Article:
If an officer works an 8 hr shift and has 8gb of data, then that is just over 2TB per year, IF all data is stored. Then there is also post recording compression once it goes into "long term storage" and depending upon how much you want to compress, you could reduce the size by 15-25% with fairly little CPU utilization and even 50% or more with about 2-3x the CPU utilization of the 15-25%. With the exponential growth in storage rate, the price reduces by about 30-50% every 16-20 months with the storage requirements remaining the same. In 2 years (which may take that long to start the process), then storage isn't really going to be an issue, especially if some of the new storage tech comes through to the market which will either drop the price of current or "standard" storage or provide much larger capacities at a very reasonable price, yet more expensive than current storage.

With the amount of money police and fire departments spend on equipment, talking about adding 2TB of storage per officer per year is a drop in the bucket in comparison to the prices for equipment. I have the price lists for outfitting full squad cars, EMS vehicles, fire vehicles (not all the fire truck hardware, but the equipment that goes in standard vehicles like trucks/suv's/sedans), gov vehicles used by (Customs, FBI, ATF, IRS, Treasury, etc) & state vehicles. When I saw what they charge for the equipment I almost choked on my own tongue. They tend to use hardware that is sometimes unique to gov contracts but the company makes basically a clone of it and markets it either under a different model number or under a different brand. The prices are marked up just a bit.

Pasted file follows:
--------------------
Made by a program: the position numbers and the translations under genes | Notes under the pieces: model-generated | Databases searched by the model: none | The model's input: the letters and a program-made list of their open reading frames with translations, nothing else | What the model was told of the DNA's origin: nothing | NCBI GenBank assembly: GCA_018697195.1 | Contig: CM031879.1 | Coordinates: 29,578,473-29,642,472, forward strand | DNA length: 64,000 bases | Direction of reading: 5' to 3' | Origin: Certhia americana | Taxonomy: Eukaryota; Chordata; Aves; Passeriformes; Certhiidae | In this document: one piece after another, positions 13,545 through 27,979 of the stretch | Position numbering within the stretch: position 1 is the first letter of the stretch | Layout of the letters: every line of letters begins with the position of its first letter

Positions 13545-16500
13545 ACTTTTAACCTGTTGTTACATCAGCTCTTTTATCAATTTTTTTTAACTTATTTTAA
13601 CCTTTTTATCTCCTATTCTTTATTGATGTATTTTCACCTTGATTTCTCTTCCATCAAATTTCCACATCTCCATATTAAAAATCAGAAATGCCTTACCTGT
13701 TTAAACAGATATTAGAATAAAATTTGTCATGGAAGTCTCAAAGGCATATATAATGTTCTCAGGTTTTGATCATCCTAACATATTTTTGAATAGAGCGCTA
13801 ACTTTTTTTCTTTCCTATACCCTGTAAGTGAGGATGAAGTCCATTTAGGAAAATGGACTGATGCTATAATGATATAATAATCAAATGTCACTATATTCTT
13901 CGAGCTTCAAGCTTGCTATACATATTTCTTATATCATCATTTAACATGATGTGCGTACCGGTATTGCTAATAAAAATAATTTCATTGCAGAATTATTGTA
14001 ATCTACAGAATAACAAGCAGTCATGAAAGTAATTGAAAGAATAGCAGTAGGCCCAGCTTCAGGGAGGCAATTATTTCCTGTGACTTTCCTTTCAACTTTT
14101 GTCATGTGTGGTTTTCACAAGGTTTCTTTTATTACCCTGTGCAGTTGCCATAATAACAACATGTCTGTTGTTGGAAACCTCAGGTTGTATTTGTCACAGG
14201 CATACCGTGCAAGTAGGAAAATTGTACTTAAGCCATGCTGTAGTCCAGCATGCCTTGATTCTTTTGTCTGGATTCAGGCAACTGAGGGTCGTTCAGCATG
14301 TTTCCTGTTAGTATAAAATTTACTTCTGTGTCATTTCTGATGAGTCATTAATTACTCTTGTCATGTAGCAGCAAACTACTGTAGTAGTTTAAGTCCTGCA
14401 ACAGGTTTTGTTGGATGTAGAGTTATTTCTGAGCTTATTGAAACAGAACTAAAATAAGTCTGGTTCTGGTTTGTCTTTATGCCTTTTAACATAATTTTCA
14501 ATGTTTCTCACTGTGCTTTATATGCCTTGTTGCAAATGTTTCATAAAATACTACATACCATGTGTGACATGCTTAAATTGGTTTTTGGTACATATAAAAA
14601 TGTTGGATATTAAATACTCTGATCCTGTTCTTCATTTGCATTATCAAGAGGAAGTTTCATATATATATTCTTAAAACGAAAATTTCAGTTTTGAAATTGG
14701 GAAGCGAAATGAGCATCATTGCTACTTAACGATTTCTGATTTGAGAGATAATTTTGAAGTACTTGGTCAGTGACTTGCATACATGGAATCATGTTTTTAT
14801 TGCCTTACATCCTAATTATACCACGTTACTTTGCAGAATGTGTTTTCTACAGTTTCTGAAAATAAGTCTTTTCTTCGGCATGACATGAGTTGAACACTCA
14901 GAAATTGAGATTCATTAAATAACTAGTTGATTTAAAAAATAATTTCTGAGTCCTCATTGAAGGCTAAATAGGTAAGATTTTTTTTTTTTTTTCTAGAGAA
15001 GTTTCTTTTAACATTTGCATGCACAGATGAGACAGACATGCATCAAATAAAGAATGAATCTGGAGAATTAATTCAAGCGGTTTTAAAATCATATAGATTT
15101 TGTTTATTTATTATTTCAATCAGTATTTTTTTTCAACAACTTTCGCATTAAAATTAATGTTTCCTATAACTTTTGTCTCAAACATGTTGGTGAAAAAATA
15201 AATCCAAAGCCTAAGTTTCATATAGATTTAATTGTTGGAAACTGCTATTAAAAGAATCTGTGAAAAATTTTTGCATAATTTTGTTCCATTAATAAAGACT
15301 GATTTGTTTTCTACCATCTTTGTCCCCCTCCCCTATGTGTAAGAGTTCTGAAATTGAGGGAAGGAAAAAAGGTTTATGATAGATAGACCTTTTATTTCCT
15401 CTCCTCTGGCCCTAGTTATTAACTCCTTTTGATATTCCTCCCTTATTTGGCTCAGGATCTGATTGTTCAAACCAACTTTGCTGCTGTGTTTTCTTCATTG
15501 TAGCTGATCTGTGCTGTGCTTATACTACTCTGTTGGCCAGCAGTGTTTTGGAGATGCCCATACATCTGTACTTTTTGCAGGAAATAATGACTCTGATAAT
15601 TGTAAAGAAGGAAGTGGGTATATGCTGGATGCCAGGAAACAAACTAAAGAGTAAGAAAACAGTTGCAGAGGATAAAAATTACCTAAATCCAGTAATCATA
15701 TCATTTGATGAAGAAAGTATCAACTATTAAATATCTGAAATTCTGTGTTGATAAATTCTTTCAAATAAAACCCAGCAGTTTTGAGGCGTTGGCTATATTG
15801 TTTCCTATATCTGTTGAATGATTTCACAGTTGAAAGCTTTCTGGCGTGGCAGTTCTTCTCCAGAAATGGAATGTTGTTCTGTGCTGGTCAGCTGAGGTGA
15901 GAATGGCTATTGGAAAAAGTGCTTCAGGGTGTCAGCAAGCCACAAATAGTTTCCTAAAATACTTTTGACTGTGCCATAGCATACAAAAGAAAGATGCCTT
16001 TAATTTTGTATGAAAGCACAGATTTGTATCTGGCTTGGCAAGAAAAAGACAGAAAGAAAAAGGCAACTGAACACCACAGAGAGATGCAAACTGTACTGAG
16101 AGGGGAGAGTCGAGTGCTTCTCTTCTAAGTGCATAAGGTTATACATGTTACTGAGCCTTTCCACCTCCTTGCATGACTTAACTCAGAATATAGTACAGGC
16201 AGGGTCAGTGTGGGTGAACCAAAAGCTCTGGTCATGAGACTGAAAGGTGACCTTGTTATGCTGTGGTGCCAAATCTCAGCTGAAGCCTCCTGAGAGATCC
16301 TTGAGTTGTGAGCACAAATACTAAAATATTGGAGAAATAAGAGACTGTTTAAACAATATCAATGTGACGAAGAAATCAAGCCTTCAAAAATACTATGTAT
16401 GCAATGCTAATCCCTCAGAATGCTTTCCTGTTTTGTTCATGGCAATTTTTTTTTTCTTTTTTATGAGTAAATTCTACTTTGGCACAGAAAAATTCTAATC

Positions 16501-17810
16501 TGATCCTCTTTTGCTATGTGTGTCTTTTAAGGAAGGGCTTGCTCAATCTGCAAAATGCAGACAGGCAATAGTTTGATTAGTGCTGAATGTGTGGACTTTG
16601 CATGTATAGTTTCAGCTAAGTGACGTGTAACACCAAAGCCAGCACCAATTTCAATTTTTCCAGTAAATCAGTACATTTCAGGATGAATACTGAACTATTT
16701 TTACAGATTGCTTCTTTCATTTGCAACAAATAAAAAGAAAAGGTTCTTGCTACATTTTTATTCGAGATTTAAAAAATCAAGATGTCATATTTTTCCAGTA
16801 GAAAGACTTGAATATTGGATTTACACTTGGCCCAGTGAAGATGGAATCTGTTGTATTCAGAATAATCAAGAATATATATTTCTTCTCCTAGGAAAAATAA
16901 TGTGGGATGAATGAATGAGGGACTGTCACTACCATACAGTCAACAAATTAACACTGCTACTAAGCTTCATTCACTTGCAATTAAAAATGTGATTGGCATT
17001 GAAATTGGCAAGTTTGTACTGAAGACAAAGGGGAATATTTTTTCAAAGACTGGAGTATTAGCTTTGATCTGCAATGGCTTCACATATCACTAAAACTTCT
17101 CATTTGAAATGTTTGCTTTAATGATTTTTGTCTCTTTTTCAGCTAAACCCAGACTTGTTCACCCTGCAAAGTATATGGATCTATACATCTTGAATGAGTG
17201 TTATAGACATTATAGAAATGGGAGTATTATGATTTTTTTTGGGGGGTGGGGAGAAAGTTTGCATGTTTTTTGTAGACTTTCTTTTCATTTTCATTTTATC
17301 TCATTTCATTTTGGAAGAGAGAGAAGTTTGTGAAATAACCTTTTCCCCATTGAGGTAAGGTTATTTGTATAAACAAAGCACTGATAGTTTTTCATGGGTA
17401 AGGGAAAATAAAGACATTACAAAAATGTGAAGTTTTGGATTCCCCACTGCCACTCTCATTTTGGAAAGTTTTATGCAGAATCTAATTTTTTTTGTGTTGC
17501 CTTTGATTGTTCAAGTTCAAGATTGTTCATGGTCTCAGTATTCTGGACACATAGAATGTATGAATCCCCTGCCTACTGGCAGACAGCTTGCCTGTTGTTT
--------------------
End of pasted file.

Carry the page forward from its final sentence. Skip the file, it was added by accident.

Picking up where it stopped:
Really any excuse about the technology not being there is either by someone ignorant of the current possiblities (in the consumer market let alone gov/mil supplies) or they are trying to avoid admitting that this is very feasible.



posted on Feb, 16 2018 @ 04:00 AM
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a reply to: badw0lf

I don't see why the recording couldn't be in 1920x1080. I'm not sure that 30fps is necessary. If the frame rate was dropped to 15 or even 10 or 8 frames per second, that is still about 40x the quality we have from the 500+ camera's outside the pentagon on "the big day" which looks like it was recorded (on the sole camera) through a dirty, holey sock. But even 8 frames per second is higher than many security cameras and is more than adequate for 95% of the recording that could be done. There could be an activation button that starts/stops higher quality recording (higher resolution & higher frame rate) when the situation is called for.



posted on Feb, 16 2018 @ 04:07 AM
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originally posted by: markovian
i could build that easy put a main station in the car with a data relay to a storage center as for power ur cellphone is about 2200 mah or about 1 18650 bet 2 of them will do 8 maby 3 depends and u can charge them right off the cars 12v system

storing the data long term tho is a waste id say keep it for a week or 2 long enough for a judge to decide he wants to see it


I agree and think that the battery issue is a non-issue. As for data, I only pointed out the 2TB of storage IF all the data for a 40 hr work week, 52 weeks / year were stored.

All incidents are kept track of by times and we all know about their paperwork (now done on computers) and how things are logged. There is no reason that time stamps can't be incorporated with each incident report and the data from that time period be extracted and stored with the incident until the case clears (or ticket paid, or whatever). This may even be a little over board but I'm just explaining what is possible as many don't seem to think beyond what they are given or fed.